communicating with self-control

By October 4, 2014Preaching

As a church, we’ve been working our way through 1 Corinthians — Paul’s prescription for this new community called the church. On this blog, I’ve taken a part of chapter nine and looked at it through the lens of a communicator.

One important lesson we can learn is the principle of communicating with self-control:

“Do you not know that in a race all the runners run, but only one receives the prize? So run that you may obtain it. Every athlete exercises self-control in all things. They do it to receive a perishable wreath, but we an imperishable. So I do not run aimlessly; I do not box as one beating the air. But I discipline my body and keep it under control, lest after preaching to others I myself should be disqualified” (1 Corinthians 9:24-27).

I love Paul’s line: “Every athlete exercises self-control in all things.”

Communicating with self-control is not about yelling or screaming or dropping the F-Bomb. We all know better than to do those things — I hope. Well, most of us do.

But what does it mean to communicate with self-control? Here are a few thoughts:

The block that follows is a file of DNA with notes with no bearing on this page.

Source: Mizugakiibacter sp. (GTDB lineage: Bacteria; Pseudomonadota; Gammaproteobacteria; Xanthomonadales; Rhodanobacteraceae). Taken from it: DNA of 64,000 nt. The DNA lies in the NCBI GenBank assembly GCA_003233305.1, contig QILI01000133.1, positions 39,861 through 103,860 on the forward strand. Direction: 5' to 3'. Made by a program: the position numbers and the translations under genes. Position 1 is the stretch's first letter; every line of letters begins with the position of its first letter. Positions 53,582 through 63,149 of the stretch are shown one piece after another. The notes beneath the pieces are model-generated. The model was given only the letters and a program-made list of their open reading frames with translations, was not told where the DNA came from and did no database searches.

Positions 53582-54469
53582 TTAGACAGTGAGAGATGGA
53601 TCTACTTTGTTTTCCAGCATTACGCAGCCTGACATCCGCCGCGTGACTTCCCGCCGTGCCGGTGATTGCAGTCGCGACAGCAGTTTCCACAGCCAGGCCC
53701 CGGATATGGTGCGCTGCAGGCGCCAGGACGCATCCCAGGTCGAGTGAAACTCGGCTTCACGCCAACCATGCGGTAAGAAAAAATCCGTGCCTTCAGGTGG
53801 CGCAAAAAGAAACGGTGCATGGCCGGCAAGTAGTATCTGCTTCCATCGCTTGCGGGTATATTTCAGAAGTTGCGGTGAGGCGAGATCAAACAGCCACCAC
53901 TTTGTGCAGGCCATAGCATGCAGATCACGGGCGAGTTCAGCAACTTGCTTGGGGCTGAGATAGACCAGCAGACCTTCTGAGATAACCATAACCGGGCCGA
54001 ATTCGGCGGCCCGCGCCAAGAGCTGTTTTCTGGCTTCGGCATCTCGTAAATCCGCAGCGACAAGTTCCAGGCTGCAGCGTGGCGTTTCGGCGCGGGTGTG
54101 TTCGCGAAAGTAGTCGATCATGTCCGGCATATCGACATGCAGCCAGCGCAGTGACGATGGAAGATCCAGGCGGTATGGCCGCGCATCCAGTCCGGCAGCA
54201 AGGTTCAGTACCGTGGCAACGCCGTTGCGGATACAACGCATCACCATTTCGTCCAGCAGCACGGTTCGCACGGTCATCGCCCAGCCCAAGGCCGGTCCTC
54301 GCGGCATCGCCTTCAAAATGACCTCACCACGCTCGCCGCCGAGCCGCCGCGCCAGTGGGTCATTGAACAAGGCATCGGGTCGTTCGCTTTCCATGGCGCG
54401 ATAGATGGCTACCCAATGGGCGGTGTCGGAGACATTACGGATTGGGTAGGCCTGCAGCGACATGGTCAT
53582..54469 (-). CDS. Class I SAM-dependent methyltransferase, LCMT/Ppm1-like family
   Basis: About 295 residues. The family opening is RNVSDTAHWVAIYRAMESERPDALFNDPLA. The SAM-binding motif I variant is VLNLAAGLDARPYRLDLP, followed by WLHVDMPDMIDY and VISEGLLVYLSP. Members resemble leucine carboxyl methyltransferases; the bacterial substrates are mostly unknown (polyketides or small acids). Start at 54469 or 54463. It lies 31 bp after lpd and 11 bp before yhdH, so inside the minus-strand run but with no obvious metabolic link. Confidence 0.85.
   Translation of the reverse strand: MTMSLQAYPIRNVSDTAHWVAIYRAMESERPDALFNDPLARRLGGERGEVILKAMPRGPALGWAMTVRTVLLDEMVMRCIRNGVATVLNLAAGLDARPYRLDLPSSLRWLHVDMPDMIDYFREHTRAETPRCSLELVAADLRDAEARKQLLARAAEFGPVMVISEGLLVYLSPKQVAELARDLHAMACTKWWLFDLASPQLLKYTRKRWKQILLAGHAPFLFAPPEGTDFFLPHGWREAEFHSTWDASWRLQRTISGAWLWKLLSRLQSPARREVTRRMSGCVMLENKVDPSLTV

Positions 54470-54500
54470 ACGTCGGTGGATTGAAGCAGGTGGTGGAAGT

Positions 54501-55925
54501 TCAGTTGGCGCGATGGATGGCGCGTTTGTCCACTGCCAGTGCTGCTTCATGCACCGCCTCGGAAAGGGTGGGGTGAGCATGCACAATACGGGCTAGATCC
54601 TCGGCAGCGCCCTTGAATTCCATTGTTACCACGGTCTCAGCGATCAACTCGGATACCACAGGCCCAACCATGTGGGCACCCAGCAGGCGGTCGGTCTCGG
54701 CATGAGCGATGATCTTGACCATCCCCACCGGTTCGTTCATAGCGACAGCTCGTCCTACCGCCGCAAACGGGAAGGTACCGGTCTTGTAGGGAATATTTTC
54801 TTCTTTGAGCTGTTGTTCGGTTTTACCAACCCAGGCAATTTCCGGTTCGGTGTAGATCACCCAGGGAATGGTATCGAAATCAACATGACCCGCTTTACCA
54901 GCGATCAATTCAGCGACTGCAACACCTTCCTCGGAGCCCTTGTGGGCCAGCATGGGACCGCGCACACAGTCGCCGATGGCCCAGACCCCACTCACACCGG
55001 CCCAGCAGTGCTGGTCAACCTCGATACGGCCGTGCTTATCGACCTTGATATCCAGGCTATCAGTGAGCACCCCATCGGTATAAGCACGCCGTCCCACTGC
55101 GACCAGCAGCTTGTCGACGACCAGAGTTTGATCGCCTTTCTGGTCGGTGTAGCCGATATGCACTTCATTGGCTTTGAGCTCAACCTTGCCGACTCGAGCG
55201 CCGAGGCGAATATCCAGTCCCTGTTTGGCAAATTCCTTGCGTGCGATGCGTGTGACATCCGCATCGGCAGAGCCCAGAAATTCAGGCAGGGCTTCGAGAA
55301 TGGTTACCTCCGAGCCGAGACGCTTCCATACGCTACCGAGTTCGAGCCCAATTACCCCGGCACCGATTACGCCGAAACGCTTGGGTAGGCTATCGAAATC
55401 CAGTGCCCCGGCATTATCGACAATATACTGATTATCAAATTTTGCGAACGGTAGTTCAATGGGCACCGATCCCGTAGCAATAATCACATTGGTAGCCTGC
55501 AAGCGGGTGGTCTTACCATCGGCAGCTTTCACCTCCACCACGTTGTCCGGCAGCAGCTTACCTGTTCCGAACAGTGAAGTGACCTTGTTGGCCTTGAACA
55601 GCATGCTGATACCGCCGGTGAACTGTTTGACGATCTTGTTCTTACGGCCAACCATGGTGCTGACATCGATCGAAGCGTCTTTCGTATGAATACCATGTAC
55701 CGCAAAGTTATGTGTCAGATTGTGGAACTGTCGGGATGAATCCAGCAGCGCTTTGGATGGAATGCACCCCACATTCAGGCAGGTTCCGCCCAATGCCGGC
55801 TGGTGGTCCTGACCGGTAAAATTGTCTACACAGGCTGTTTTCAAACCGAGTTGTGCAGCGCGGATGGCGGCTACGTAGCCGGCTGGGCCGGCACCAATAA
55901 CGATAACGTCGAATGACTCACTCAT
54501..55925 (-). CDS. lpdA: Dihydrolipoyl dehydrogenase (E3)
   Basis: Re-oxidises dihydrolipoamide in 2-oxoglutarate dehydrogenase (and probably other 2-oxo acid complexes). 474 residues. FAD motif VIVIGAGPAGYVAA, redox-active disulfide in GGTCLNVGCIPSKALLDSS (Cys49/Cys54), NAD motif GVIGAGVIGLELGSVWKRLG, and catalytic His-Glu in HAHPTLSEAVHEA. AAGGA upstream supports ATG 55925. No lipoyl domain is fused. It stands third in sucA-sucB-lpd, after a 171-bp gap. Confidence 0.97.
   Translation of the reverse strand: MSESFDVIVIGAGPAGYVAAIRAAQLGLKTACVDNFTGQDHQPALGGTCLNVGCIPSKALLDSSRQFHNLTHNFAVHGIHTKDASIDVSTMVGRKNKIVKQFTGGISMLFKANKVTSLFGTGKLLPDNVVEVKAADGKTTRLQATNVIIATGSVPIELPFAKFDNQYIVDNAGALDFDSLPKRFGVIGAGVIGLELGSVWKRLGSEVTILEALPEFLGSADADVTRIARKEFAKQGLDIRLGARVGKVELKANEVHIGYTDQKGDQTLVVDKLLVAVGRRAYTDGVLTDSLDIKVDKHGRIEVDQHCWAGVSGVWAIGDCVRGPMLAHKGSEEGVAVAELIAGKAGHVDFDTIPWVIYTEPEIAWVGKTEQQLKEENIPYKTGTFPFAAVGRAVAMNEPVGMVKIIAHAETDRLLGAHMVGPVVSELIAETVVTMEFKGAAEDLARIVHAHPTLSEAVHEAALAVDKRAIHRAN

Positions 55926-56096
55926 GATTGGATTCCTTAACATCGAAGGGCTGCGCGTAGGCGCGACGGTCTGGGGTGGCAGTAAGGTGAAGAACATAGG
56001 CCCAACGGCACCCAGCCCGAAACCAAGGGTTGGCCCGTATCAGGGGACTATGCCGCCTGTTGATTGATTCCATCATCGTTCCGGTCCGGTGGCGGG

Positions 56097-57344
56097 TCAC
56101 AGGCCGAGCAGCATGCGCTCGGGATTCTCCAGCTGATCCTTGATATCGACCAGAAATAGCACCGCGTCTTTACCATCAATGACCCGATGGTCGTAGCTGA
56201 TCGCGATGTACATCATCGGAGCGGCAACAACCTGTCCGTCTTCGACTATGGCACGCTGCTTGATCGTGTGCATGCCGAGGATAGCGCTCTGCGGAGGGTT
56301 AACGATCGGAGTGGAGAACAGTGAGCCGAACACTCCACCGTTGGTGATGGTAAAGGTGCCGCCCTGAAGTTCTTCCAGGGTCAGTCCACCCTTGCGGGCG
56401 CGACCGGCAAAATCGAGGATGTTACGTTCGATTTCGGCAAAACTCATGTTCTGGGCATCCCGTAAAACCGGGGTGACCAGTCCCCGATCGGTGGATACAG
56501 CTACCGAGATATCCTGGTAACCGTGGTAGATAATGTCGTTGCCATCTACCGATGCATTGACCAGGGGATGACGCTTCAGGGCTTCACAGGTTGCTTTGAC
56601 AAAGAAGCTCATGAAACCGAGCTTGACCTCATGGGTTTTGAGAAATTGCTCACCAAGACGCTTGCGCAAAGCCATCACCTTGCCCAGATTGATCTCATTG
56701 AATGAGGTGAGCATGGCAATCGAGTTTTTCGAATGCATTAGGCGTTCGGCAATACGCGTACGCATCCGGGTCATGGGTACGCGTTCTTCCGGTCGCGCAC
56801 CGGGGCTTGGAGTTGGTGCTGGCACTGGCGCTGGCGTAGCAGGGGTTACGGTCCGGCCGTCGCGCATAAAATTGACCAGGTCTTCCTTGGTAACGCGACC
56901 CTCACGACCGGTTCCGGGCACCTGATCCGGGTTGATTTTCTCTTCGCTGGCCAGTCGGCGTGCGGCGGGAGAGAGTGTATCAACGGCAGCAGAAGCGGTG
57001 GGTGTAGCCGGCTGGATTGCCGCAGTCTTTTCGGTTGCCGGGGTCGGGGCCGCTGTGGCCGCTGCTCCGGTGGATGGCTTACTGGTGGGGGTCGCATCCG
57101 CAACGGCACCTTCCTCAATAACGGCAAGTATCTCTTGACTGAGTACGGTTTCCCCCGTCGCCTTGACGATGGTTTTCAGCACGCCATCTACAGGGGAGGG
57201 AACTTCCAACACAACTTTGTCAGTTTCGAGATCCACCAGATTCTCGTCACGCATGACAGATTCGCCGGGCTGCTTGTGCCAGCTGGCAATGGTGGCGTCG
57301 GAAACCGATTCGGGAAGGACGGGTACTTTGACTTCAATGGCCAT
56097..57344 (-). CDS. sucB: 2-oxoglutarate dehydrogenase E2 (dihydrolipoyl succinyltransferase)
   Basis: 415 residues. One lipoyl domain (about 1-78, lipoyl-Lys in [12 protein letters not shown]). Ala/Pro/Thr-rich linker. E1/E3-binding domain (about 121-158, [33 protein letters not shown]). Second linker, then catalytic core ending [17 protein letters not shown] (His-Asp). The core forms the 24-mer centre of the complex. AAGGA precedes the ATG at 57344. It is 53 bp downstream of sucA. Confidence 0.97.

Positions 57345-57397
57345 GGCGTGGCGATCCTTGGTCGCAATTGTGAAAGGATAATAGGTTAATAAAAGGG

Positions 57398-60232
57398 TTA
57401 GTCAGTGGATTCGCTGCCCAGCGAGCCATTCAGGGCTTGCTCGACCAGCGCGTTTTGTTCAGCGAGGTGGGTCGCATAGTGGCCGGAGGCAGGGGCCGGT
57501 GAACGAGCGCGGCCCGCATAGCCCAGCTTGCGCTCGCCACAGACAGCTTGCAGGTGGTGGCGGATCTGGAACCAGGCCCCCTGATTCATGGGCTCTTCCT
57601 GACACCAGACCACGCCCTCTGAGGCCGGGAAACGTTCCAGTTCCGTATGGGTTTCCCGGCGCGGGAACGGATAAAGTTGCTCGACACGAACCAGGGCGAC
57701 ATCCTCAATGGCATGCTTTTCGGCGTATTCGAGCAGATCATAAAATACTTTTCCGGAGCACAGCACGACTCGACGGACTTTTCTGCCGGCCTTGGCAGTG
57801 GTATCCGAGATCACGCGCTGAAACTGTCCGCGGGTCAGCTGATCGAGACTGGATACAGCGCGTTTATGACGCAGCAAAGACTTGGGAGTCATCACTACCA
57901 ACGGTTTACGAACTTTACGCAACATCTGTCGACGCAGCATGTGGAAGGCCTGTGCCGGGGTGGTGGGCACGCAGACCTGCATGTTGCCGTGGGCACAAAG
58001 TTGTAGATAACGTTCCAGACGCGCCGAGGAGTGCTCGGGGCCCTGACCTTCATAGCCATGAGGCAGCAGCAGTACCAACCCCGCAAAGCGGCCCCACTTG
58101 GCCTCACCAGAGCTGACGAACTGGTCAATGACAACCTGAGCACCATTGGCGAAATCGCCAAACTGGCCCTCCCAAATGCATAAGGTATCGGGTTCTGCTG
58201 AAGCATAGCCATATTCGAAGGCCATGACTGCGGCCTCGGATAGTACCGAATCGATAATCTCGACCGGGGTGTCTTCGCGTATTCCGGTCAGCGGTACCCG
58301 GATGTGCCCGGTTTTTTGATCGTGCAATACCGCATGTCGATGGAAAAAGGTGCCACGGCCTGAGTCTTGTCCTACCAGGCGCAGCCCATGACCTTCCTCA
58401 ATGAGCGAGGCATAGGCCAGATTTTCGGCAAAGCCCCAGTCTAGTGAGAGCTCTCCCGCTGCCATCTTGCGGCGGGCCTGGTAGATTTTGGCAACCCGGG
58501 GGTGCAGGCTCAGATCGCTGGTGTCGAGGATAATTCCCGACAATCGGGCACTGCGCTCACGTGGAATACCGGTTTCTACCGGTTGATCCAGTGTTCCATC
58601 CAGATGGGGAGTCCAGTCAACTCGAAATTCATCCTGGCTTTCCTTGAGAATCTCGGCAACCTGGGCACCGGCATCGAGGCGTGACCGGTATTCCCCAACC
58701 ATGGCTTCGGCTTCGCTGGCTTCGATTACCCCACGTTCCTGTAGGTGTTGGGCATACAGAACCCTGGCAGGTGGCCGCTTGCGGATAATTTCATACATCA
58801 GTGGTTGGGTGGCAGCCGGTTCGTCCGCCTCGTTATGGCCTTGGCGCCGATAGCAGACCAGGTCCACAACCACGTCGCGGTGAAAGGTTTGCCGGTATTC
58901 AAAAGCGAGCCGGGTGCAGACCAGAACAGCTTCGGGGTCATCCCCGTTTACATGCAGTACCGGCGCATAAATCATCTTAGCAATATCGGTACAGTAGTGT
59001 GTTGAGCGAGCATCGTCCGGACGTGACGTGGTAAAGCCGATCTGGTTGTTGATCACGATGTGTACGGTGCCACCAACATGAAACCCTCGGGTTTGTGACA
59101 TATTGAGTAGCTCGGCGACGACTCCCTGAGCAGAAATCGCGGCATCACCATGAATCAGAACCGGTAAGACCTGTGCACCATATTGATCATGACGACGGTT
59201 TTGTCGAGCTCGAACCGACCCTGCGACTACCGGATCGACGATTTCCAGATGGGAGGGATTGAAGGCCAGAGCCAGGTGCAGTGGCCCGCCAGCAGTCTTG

1. Don’t dump everything into the sermon or presentation that you discovered in research. That’s called a data dump, not a sermon or presentation.
  2. Stay focused on your goal and stick to it. This assumes you have a goal.
  3. Don’t chase rabbit trails, even when you find them entertaining (your audience may not find them so entertaining; they may find them distracting). Self-control means I’m refraining from doing something I might really want to do.
  4. Communicating with self-control requires you to be yourself, not someone else. You can’t preach with self-control while trying to be John Piper or Steven Furtick.
  5. Be disciplined about what to keep and what to cut. Think of speaking like a diet: are you eating properly?
  6. Put the needs of the audience to learn and be transformed over your need to be affirmed and rewarded.

While self-control seems restrictive, it’s actually one of the most liberating things you can do — in any area of life, but especially in public speaking.

So, if you want to be a better communicator, get yourself under control.